Most mornings didn’t go like that. Instead of grabbing his dick, I’d fill a glass with water, and when he attained a sitting position I’d plop two Alka Seltzer tablets into it — Alky Seltzer, we fittingly called it. Dad started every day with Alky Seltzer because he ended every day with Burgermeister. They’ve stopped making Burgermeister; the modern equivalent is Milwaukee’s Best, which became his preferred brand when they stopped making Burgermeister. There is much of which Wisconsin should be ashamed if the brand is aptly named.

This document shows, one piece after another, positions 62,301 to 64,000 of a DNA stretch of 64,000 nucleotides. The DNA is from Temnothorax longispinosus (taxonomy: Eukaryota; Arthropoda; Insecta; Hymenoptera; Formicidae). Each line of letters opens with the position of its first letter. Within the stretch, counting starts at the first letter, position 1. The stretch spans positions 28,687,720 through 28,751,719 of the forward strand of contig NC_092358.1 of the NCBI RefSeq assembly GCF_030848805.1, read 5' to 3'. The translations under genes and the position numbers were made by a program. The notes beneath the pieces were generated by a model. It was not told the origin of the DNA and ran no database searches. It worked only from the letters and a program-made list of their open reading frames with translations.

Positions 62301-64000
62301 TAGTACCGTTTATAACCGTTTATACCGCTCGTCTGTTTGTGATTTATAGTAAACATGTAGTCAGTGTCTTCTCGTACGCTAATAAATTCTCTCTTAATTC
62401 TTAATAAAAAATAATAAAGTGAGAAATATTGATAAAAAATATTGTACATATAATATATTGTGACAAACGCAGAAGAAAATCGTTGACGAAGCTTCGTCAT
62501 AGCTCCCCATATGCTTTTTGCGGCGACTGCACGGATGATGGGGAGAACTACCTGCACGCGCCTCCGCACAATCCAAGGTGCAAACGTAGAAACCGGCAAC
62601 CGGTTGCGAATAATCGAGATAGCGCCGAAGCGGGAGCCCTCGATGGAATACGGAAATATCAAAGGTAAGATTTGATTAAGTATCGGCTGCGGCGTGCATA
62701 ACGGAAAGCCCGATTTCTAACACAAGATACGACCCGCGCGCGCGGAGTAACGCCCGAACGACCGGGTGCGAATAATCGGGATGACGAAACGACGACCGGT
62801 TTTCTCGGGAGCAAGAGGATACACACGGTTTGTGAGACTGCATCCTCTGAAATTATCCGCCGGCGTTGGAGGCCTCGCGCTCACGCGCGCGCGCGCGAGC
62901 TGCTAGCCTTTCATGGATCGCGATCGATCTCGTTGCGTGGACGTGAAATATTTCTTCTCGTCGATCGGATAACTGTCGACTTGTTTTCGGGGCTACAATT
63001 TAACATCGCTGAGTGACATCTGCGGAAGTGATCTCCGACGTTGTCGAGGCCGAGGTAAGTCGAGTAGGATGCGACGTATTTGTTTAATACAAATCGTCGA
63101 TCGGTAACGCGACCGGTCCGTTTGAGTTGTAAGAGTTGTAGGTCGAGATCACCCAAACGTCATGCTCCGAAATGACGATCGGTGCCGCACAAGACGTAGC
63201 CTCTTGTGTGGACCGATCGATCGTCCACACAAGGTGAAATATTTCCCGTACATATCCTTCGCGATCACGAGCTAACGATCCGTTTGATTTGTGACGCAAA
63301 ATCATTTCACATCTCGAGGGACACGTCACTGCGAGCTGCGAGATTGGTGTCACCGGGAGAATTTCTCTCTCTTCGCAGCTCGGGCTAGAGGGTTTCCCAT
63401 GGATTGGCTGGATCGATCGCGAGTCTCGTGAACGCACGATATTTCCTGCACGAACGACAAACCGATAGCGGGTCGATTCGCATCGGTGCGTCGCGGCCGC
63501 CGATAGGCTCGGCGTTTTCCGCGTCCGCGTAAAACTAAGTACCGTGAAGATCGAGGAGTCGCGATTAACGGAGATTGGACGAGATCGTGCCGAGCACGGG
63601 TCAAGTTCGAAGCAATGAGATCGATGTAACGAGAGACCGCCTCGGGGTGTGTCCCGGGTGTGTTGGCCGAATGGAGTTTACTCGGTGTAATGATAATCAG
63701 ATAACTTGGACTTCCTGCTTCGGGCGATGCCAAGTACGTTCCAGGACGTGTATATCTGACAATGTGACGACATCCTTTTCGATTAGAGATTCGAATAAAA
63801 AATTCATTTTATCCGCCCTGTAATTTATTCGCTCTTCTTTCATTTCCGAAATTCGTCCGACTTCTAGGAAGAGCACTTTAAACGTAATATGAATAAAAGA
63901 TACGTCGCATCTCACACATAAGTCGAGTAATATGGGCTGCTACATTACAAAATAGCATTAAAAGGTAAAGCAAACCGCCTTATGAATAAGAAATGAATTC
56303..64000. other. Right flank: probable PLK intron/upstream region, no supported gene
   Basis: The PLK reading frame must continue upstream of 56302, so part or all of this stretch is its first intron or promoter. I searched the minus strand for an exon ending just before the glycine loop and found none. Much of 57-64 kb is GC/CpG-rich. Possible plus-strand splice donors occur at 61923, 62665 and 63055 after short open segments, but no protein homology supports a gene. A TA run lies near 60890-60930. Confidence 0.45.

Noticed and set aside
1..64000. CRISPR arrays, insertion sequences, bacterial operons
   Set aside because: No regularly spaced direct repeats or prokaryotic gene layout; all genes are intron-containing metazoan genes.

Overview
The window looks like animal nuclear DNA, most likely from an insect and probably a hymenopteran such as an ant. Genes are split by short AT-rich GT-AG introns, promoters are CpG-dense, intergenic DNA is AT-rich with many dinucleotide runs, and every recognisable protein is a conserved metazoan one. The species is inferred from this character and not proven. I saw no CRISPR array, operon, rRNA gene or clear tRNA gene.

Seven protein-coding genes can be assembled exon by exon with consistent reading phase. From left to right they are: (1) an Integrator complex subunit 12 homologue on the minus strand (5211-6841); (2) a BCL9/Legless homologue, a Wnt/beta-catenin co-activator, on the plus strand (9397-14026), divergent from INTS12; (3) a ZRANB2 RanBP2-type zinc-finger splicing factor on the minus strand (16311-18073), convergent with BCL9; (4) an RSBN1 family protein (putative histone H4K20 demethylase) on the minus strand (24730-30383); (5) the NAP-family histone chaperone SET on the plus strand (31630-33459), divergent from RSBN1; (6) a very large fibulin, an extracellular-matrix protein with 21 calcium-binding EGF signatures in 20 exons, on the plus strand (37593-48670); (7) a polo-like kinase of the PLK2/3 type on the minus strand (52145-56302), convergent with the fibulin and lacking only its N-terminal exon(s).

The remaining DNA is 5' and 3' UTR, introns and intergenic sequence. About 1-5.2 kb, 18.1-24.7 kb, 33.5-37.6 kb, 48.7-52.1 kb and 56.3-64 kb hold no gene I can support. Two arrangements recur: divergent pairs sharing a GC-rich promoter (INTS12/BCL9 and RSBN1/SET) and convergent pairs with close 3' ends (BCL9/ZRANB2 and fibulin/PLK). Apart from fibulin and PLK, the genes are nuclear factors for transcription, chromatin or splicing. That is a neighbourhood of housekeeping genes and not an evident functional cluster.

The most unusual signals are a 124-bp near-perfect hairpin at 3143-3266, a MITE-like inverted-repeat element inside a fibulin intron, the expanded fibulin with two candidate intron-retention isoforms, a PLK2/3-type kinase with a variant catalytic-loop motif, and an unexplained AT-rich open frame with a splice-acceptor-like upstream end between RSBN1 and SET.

Other than that, once I started school I saw very little of my father because he always worked the swing shift. I’d be at school when he quaffed his Alky Seltzer, and in bed before he got home at night. He was considerate, though: Even though I was awake most nights when he got home, being a lifelong night owl, I’d never hear him moving about. The only thing that gave his presence away was the regular pfffft pop! of beer cans opening. On the weekends he’d be around, in a manner of speaking, but within two or three hours of arising he didn’t know where he was any more. Pffft pop! Pffffft pop! Pffffft pop! He’d end up sitting on a folding chair in the garage, slumped like a sack of wet manure, oblivious to his surroundings and grinning like the storied drunken monkey.